The Washington Post

Wembley spectators give boost to Leicester

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The goal scored by Kelechi Iheanacho didn’t just send Leicester into its first FA Cup final since 1969. It was the first to be cheered by spectators at Wembley in more than a year.

Not since March 2020 had fans been allowed into English football’s national stadium through three national lockdowns.

Now as coronaviru­s restrictio­ns are eased, Wembley was allowed a 4,000-strong, socially distant crowd Sunday to witness Leicester’s 1-0 victory over Southampto­n to test the return of spectators.

“We could hear a number of supporters for Leicester in the crowd, so that was really, really nice,” Leicester Manager Brendan Rodgers said. “It’s a step towards getting that sort of connection back because the game is nothing without the supporters.”

While those permitted were only local residents in the north London district over age 18 who tested negative for the coronaviru­s, some fans of both teams did manage to land tickets.

By the time Leicester faces Chelsea in the May 15 FA Cup final, the government hopes up to 21,000 spectators will be allowed, including a sizable contingent officially from both clubs.

The pilot scheme is aimed at trying to increase the numbers to half of the 90,000-capacity Wembley for the European Championsh­ip final July 11. . . .

Mason Greenwood’s secondhalf double and a stoppage-time goal from Edinson Cavani helped Manchester United close the gap on Premier League leader Manchester City to eight points with a 3-1 win over Burnley.

ITALY: Forget about extendl ing its record run of nine straight Serie A titles. At this rate, Juventus may not even qualify for the Champions League.

Atalanta, the Italian league’s ongoing Cinderella story, beat the Bianconeri, 1-0, with a late goal from Ruslan Malinovsky­i to leapfrog Juventus into third place.

Juventus dropped to fourth — which carries the final Champions League berth — two points behind Atalanta and had its advantage over fifth-place Napoli cut to two points after Napoli held Italian leader Inter Milan to a 1-1 draw.

SPAIN: After seeing rivals l gradually cut into its lead, Atlético Madrid finally got some breathing room at the top of the Spanish league. Atlético ended its winless run by routing last-place Eibar, 5-0, then saw city rival Real Madrid held 0-0 by Getafe.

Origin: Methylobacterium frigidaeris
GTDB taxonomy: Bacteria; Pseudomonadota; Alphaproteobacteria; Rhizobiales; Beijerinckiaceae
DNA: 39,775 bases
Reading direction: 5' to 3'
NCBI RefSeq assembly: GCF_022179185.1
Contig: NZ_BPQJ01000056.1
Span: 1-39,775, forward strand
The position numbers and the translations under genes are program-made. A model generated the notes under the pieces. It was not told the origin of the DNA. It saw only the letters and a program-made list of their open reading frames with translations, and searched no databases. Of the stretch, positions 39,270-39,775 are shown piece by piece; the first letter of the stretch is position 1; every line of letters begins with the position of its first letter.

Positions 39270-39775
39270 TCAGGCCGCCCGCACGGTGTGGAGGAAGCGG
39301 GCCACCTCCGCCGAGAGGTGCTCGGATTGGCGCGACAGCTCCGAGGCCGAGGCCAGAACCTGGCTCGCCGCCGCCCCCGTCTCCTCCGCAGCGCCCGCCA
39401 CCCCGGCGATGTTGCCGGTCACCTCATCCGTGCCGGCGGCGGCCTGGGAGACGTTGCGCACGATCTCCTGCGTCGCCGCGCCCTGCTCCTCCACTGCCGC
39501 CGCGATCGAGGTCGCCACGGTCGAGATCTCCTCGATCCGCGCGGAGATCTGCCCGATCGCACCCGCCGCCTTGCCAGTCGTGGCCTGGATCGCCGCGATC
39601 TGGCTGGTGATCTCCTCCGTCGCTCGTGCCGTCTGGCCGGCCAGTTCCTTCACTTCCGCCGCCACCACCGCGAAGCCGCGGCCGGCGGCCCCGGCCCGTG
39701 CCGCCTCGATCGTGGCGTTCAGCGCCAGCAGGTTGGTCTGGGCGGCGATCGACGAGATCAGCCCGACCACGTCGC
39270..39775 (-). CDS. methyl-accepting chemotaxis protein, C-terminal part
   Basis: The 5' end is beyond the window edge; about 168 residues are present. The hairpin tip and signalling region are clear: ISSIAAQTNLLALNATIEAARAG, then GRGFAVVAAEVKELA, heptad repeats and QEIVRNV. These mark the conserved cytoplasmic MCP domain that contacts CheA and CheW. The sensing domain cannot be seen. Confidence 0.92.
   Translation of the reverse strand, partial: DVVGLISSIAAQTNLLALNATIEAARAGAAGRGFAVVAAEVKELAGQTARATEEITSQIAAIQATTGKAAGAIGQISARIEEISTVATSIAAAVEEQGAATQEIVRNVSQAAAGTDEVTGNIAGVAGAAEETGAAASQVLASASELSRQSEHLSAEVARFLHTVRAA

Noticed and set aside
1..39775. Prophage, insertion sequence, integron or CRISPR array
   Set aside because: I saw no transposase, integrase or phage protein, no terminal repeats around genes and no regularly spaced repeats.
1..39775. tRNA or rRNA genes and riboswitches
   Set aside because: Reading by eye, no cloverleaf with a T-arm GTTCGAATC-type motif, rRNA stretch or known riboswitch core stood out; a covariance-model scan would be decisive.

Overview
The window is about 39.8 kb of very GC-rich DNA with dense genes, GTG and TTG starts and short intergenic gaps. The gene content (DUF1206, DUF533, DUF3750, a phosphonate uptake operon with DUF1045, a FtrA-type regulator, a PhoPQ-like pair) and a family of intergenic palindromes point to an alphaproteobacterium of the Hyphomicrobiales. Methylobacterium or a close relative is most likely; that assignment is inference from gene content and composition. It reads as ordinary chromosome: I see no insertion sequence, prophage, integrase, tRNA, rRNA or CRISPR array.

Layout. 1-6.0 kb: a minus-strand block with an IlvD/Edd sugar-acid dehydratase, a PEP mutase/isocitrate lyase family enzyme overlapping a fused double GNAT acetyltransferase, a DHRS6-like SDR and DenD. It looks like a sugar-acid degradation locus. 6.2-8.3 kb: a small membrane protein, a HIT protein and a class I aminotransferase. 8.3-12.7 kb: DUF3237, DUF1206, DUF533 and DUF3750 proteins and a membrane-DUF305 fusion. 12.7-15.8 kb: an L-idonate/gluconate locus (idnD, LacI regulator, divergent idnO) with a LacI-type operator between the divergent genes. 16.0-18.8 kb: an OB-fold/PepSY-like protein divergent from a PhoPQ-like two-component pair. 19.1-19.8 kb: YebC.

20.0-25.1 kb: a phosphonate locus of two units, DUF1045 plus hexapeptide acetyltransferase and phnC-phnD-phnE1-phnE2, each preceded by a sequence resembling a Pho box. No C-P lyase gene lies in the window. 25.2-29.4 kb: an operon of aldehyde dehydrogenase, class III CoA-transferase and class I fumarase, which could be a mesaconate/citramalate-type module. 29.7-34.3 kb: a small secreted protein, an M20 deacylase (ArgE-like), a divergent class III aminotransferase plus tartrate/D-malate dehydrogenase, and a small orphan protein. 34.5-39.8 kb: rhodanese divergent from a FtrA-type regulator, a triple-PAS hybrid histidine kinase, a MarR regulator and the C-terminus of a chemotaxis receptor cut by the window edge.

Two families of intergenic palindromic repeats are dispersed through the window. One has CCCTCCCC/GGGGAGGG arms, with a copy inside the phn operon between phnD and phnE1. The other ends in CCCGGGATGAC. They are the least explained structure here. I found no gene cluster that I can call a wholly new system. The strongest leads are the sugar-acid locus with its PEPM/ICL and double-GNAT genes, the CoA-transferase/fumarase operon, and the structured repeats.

Those results gave Atlético a three-point lead over secondplac­e Madrid.

FRANCE: Defending chaml pion Paris Saint- Germain scored in the last seconds of injury time to beat Saint-etienne, 3-2, and close the gap on French league leader Lille to one point.

Third-place Monaco won, 3-0, at struggling Bordeaux to stay one point behind PSG and one ahead of fourth-place Lyon, which won, 2-1, at Nantes.

GERMANY: Erling Haaland l ended his four-game scoreless run to help Borussia Dortmund beat Werder Bremen, 4-1, and cut the distance to the Bundesliga’s Champions League qualificat­ion spots.

MLS: Javier “Chicharito” Herl nandez scored two goals, Sacha Kljestan added another, and the L.A. Galaxy rallied to beat Inter Miami, 3-2, in the season opener in Fort Lauderdale, Fla. . . .

Andre Blake had six saves to help the visiting Philadelph­ia Union draw, 0-0, with defending MLS champion Columbus.

European Super League set

A group of 12 elite clubs dramatical­ly split European soccer by announcing plans to walk away from the Champions League to create a breakaway midweek competitio­n, called the Super League, despite the threat of legal action from UEFA.

Clubs involved in the move to quit the existing structures — in an apparent grab for more money and power — include Real Madrid, Barcelona and the Americanow­ned Arsenal, Liverpool and Manchester United.

The other teams are Atlético Madrid, Chelsea, AC Milan, Inter Milan, Juventus, Manchester City and Tottenham. The Super League organizers hope for three more teams to join.

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